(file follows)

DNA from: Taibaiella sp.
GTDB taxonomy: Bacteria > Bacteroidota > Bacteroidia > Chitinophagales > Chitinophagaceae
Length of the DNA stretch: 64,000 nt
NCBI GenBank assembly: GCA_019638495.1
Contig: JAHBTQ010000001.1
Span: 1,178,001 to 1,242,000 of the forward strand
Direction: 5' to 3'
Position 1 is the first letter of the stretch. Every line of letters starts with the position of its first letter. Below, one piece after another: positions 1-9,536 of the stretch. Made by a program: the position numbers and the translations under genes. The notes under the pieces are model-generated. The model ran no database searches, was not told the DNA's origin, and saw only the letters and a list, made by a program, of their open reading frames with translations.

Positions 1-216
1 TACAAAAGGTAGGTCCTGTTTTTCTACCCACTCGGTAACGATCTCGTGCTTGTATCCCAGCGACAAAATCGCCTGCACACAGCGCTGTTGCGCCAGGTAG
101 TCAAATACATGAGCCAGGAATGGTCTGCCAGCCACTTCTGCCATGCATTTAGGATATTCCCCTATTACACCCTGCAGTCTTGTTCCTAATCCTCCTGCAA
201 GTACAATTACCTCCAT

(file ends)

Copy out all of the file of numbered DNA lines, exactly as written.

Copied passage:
DNA from: Taibaiella sp.
GTDB taxonomy: Bacteria > Bacteroidota > Bacteroidia > Chitinophagales > Chitinophagaceae
Length of the DNA stretch: 64,000 nt
NCBI GenBank assembly: GCA_019638495.1
Contig: JAHBTQ010000001.1
Span: 1,178,001 to 1,242,000 of the forward strand
Direction: 5' to 3'
Position 1 is the first letter of the stretch. Every line of letters starts with the position of its first letter. Below, one piece after another: positions 1-9,536 of the stretch. Made by a program: the position numbers and the translations under genes. The notes under the pieces are model-generated. The model ran no database searches, was not told the DNA's origin, and saw only the letters and a list, made by a program, of their open reading frames with translations.

Positions 1-216
1 TACAAAAGGTAGGTCCTGTTTTTCTACCCACTCGGTAACGATCTCGTGCTTGTATCCCAGCGACAAAATCGCCTGCACACAGCGCTGTTGCGCCAGGTAG
101 TCAAATACATGAGCCAGGAATGGTCTGCCAGCCACTTCTGCCATGCATTTAGGATATTCCCCTATTACACCCTGCAGTCTTGTTCCTAATCCTCCTGCAA
201 GTACAATTACCTCCAT